By Helena Smith
Superhuman – a funny phrase that has recently taken on a new meaning for me.
Being in a room full of utterly brilliantly people each day, students and mentors, it gets hard not to believe that you’re up against superhumans. And by the nature of the school, your work is obviously constantly getting compared to theirs’s and the book scores can be a bit of tough to swallow. But once your skin has thickened after the first few, the blow of getting low marks has less of an impact.
On the one hand, this is good. You must be prepared to take the criticism that can turn what you wholeheartedly believed was a solid idea turn to dust in an instance. (Never have I had so many times of feeling like a genius and an idiot within the same minute).
But what I find happening in this process is that you not only lose your softer skin but the fire inside you which lets you believe you can change the world, to be a real superhuman gets dampened. When briefs are presented you can almost predict the teams with the superhuman esc ideas. And, because you’re used to having ideas that don’t ‘score’ as highly you get complacent with pushing ideas. Maybe the superhuman ideas are just them, not really you – your personality isn’t quite as big as theirs, so the ripples you make are smaller. And you then end up struggling to find anything super about yourself at all.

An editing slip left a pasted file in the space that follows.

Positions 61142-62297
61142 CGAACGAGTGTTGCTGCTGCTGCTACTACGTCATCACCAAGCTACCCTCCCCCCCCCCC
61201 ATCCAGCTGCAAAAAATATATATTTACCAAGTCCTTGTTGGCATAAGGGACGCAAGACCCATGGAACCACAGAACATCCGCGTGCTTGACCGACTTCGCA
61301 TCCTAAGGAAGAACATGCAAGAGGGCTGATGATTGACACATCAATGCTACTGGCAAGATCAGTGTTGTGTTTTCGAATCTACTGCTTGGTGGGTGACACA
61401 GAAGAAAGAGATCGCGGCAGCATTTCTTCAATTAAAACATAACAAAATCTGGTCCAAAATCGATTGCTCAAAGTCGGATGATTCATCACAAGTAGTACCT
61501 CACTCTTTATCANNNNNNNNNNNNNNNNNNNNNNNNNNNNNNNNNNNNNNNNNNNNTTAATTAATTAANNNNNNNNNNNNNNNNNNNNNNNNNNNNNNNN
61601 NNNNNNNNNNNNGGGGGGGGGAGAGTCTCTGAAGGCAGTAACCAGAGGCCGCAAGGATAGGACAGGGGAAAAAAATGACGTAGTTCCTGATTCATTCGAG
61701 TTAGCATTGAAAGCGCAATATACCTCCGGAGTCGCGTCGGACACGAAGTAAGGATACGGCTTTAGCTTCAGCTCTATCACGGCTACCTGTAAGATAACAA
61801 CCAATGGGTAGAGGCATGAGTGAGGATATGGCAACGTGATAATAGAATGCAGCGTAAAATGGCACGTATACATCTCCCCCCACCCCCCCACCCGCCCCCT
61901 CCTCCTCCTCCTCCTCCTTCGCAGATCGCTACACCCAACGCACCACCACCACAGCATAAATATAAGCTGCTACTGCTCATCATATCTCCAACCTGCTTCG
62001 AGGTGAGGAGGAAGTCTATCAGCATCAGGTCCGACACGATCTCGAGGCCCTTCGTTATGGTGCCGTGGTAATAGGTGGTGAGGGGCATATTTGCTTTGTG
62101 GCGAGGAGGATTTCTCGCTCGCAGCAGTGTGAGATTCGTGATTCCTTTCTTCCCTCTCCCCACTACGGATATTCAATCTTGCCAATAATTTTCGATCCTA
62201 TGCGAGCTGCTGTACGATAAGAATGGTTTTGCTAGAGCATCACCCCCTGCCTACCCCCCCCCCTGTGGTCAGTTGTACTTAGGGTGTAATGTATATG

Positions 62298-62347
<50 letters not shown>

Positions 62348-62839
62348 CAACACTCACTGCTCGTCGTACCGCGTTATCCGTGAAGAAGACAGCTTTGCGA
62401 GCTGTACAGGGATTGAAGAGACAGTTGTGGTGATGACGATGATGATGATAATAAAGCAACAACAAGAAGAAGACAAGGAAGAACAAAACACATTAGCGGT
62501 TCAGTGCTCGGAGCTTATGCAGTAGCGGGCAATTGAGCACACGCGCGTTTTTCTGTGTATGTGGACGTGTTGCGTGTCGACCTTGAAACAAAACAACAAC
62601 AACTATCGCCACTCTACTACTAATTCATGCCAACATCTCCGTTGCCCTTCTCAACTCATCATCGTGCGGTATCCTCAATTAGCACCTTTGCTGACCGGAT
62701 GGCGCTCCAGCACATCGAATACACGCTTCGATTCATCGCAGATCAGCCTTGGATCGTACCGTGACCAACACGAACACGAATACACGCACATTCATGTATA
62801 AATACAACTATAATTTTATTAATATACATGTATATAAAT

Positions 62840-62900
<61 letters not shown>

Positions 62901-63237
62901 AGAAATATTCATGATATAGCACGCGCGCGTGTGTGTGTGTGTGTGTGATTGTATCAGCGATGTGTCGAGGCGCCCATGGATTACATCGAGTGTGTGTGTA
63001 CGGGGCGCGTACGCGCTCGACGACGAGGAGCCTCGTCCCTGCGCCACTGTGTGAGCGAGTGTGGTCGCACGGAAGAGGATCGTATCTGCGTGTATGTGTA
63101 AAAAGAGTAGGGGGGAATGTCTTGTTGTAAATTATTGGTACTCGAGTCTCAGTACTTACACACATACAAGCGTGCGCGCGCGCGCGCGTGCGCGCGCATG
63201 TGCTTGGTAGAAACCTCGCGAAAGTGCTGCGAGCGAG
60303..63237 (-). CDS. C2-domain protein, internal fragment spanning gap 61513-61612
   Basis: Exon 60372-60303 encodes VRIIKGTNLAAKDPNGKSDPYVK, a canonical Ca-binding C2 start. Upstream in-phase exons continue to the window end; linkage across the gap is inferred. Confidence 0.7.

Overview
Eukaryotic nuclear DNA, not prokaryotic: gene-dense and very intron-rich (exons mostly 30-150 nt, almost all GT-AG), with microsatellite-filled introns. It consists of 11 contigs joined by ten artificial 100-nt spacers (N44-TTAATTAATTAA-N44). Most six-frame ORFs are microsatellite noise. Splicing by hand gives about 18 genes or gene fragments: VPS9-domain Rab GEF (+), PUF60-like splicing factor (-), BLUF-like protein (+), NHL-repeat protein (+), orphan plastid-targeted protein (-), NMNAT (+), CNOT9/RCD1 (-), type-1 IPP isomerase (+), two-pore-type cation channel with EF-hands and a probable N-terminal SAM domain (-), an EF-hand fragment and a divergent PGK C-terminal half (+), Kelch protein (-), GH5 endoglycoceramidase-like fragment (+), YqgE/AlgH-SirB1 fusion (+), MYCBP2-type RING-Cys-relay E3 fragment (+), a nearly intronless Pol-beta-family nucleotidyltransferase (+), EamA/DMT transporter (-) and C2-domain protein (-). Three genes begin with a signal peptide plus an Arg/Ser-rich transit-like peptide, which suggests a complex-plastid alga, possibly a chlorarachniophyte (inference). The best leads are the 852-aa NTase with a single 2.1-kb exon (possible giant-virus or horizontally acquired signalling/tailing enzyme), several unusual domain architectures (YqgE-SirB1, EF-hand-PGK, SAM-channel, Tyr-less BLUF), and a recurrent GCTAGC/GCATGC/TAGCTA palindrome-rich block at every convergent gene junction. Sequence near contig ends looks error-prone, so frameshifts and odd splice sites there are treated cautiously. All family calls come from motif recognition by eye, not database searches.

However, tonight I went to She Knows Someone by She Says and something was said that allowed me to take this new perspective on being superhuman. I have been told in the past, on numerous occasions that ‘I’m nice’ or worse, “too nice”. I always struggled to see why that one, that was a comment worth making and two how it could be a problem. But I again always boiled it down to not being punchy enough, or opinionated enough when standing in a room full of huge characters with great thoughts. I mean, I like nice people, I connect with nice people and I like to think because I do, I get to a level of understanding that’s more personal than some others care to give time for.
According to Vicki Maguire on the matter this evening, I need to learn the power of the eyebrow raise if I’m ever faced with comments like this again. Without being nice, you can’t reach the level of empathy crucial to succeeding in communicating with people. So, though my presence might not be as bold as others and my voice not as loud I can stay quietly confident that there is power in being very human, in being super human.
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